Since his death a few weeks ago, I have found myself drawn to the theology and writings of Rene Girard. If you are unfamiliar with his ideas, I highly, highly recommend Richard Beck’s recent 7-part series at his excellent Experimental Theology blog that explains very well Girard’s mimetic theory and scapegoating. This is a series I wish I had written.
I just want to use this as a prompt for a quick social commentary piece. The plight of Syrian refugees and Muslims in general has dominated much of the recent news, and much of my thought. I find it very interesting, in light of reading Girard, that 2015 America is reverting to a scapegoat mentality towards the minority among us.
In short, Girard’s theory says that for many thousands of years, human civilization used collective violence aimed at a minority or marginalized group, in the form of a sacrifice, to act almost as a “pressure-release valve” for human society. Beck summarizes Girard in this way:
1. Sacrifice was a real solution to communal violence.
2. But for that “solution” to work the truth about the sacrifical mechanics have to be systematically obscured.
3. Religion, via its mythical structure, provided this obfuscation.
4. The obfuscation was this: The voice of the scapegoat, the very personal cries of the one being murdered, had to be silenced. Thus, scapegoats were chosen (and are still chosen) from marginalized groups, powerless people. Further, the murder of the scapegoat must not be seen for what it is (i.e., a murder). It must be a divinely sanctioned “sacrifice.”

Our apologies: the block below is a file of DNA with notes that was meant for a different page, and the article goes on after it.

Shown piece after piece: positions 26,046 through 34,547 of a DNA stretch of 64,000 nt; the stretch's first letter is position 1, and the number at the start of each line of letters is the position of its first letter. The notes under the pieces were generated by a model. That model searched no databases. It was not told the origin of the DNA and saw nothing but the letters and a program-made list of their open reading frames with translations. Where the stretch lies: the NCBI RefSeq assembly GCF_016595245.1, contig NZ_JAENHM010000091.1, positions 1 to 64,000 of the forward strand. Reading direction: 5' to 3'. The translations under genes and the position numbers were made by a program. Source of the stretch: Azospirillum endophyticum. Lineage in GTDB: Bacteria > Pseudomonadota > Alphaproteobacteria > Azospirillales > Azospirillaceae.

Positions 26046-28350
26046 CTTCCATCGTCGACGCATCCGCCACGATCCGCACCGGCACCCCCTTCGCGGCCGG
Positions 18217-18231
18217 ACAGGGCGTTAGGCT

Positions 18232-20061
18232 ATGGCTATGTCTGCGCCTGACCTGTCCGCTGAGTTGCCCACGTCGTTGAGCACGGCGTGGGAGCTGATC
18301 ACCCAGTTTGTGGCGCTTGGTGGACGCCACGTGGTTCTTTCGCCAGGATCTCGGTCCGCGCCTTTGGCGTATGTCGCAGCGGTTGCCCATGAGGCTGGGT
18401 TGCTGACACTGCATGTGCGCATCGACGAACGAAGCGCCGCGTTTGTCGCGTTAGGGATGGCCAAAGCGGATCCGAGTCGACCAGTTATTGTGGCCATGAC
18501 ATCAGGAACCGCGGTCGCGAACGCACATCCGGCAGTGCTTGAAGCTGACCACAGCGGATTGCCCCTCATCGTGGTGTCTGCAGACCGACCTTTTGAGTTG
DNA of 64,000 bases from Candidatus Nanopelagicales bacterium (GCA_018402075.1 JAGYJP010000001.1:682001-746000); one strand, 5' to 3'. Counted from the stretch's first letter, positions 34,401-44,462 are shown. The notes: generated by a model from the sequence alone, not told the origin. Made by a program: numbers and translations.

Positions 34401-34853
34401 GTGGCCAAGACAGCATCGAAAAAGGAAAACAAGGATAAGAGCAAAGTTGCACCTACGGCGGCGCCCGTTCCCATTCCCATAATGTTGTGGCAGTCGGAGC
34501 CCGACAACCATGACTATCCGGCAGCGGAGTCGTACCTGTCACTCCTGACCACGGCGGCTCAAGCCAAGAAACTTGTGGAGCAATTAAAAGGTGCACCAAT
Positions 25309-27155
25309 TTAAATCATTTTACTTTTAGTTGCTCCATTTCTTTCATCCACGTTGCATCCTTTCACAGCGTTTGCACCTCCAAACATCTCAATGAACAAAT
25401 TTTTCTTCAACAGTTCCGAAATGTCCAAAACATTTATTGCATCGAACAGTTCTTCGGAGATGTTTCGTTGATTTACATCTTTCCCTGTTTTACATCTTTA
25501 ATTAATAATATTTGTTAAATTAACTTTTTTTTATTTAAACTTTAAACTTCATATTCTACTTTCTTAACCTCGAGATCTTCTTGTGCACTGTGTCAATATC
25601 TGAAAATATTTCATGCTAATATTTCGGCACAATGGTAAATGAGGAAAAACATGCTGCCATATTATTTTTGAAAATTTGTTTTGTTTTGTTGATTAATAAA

5. This scapegoating mechanism–rationalized, sanctioned, “religious” violence–still defines the human condition. Our collective Sin is this machinery of violence.
6. Thus, in order to save us, the scapegoating mechanism must be exposed.
The progression of Judaistic monotheism slowly unveiled this hidden mechanism by initiating a move towards identification with the scapegoat. The death of Jesus was the final act in the revealing, showing the ultimate futility of the sacrificial mechanism by disclosing the inherent innocence of our scapegoats.
We seem to have lost this conclusion. In a rush to assuage the primal fear we feel in the world, a fear of the different and of death, we have seized upon a voiceless and minor victim, that of the small Muslim community in America, and the innocent refugees fleeing violence elsewhere, and made them our scapegoat. And as the rage and anger and hate builds to a breaking point, we get closer and closer to that moment of collective violence that relieves the great societal tension that has been building for years and years.
The death of Jesus, of the innocent scapegoat, reveals the futility of such violence. It shows that safety and security, the future of society, our own personal well being, is not achieved by violence. Violence only begets more violence, until we have all operated as the scapegoat. Instead, by identifying with those we oppress, we can begin to feel compassion, and we begin to heal our world by striving for the betterment of all peoples.
We are at a crucial juncture in history. The revelation of violent futility in Jesus’ death did not end the scapegoating mechanism by any means. Many times in the subsequent 2000 years has collective violence been used to pacify the anxiety of society for a short time. We are dangerously close to living through another one of those moments, if we have not already crossed that event horizon.
May we find the clarity and sanity to recognize our trajectory towards death. May we find it soon.